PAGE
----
On the other side is Sgt. Lucas (Mos Def). He embodies the often hypocritical aspect of law enforcement, which at once essentially says there’s a possibility of rehabilitation (the fact we sentence people then let them free after a certain point suggests we believe this is possible as a society), and in opposition automatically (and perpetually) condemns offenders. Police are meant to remain objective, which is part of how they’re meant to emotionally stand back from the crimes and serve justice, whatever that means from case to case. Lucas does nothing except believe he’s waiting for Walter to reoffend, to sexually abuse a young girl and go back to prison, right where he sees him as belonging. Lucas is an interesting character and Mos Def does solid work with his performance, both calling to mind our own prejudices and thoughts as concerned citizens, as well as pointing out how the law is not always impartial and justice sometimes has too big of an eyeball instead of remaining blind.
Furthermore, the side plot of Candy (Kevin Rice) is perhaps the most poignant aspect of the screenplay. While the other characters surrounding Walter allow us a window into how sex offenders rehabilitate amongst the community, family, how they manage (if they ever do) to connect with people, Candy is a perspective on self-hatred and how Walter abhors himself, his actions, his crimes. SPOILER AHEAD: for instance, when Walter tracks down Candy and beats him, for a split second you can see him punching his own face in place of Candy, showing the hate he has for himself inside. This doesn’t excuse Walter of ANYTHING. Not at all, he gets no free ride for his crimes. What it does is illustrate, in conjunction with his meeting the little girl in her red coat, how someone like Walter may actually feel remorse, despite their urges, and that SOME offenders like him genuinely want to change.
There are many tough things to swallow in The Woodsman, most significantly its overall premise. However, with the subtle performance of Bacon in the lead role and the writing of Kassell and Fechter, this film reaches its destination. It will never reach everybody, though those it does reach will be affected, in many ways. You will not be compelled to feel sorry for paedophiles. This is not the aim of this movie. Though, you will start to feel as if there are other perspectives, other views on the subject, and Bacon may even make you feel sorry for this particular character. Certainly not going to appeal to everyone, maybe a small minority of viewers with open enough minds to watch something out of their wheelhouse. The main thing I can promise is that this is not an explicit or graphic film. It is respectful, subdued. The Woodsman takes on its nearly impossible plots and main story with a grace that is not often seen with these types of movies. For that alone it deserves to be seen, and as far as I’m concerned, I’ll say this to my dying days, Bacon was robbed of a nomination at the Oscars (and all other awards) for his multi-faceted performance as Walter.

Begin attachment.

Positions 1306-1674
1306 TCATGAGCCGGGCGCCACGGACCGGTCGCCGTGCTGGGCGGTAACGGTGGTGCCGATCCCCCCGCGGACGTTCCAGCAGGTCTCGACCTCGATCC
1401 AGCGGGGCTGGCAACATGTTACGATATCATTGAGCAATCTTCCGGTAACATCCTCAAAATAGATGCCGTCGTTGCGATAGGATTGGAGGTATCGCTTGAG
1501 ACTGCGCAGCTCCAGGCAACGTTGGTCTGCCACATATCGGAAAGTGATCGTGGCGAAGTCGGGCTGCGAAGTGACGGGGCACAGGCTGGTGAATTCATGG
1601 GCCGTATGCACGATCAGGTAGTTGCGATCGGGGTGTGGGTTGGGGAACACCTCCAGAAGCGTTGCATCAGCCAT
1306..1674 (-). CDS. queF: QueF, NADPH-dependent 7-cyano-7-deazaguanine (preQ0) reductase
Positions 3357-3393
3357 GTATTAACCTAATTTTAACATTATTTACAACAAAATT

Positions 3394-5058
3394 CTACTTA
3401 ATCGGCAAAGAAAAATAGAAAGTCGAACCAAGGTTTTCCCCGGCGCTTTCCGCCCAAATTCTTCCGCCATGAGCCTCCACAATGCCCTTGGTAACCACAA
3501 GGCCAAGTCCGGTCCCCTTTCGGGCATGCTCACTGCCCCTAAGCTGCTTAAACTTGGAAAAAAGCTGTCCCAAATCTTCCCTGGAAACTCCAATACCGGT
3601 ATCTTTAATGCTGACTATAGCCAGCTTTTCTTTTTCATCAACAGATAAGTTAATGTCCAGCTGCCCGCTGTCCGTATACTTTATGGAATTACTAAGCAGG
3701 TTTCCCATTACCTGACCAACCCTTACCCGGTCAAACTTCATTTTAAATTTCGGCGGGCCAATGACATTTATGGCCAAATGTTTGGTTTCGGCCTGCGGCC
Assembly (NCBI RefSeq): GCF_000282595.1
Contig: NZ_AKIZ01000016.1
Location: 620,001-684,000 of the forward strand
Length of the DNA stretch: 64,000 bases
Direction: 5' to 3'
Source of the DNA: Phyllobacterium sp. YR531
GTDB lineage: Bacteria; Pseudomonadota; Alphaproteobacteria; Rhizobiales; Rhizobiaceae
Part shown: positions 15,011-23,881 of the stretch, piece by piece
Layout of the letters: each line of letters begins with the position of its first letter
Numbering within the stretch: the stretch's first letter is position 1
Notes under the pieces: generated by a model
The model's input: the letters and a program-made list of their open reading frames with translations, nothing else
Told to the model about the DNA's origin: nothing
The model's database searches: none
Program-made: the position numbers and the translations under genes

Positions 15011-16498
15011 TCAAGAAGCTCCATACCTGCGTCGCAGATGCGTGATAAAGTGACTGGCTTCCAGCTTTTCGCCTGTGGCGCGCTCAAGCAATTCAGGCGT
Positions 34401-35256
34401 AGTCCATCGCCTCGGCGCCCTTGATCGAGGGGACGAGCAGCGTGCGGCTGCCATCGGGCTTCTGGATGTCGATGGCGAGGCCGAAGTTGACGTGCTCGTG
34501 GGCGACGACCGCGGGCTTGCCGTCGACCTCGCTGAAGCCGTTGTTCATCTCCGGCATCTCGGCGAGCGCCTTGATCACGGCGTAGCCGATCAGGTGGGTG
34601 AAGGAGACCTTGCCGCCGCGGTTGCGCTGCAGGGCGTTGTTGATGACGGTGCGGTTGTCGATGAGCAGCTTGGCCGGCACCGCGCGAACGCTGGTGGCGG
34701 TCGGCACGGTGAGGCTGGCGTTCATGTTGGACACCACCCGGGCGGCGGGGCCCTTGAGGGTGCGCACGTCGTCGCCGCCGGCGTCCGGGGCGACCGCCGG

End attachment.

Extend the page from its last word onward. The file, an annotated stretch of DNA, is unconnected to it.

For Min Brors Skyld (English title: For My Brother). 2014. Directed & Written by Brian Bang.
Starring Elias Munk, Christopher Friis Jensen, Allan Karlsen, Frank Schiellerup, Oliver Bjørnholdt Spottag, Tina Nørby, Frederik Ingemann Brandt, Lara León, Marie Louise Lund Jensen, Kit Langberg Rasmussen, William Gaarde, Robin Koch, Oliver Skou, Dorte Evalyn Evon, & Tobias Hyttel. Bang Entertainment.
Not Rated. 117 minutes.
Before getting into this review, I have to state the following.
TRIGGER WARNING: this movie contains several graphic scenes of sexual abuse and rape, as well as implicit and explicitly implied situations of incest, et cetera. PLEASE, if you have an aversion to any of this, turn back. And certainly don’t watch the film.
First time writer-director Brian Bang (also serving as cinematographer, producer, locations scout, editor, casting director) has come on strong with his feature For Min Brors Skyld, which I’ll refer to from here on in by its English title, For My Brother.
This is an excruciating look at the life two young brothers live saddled only with their father, their mother having died seven years before. Their father is an abusive man, both physically and sexually, and he also allows a friend of his to molest his oldest son in return for money. The oldest boy takes care of the youngest, sheltering him from the life he’s been forced into by his father. Right from the start we’re aware of the abuse. Unlike an episode of Law & Order: Special Victims Unit or some typical drama tackling the subject, we’re never kept in the dark. And that’s part of why Bang’s feature is so brutally effective, even though it occasionally steps in too deep for its own good.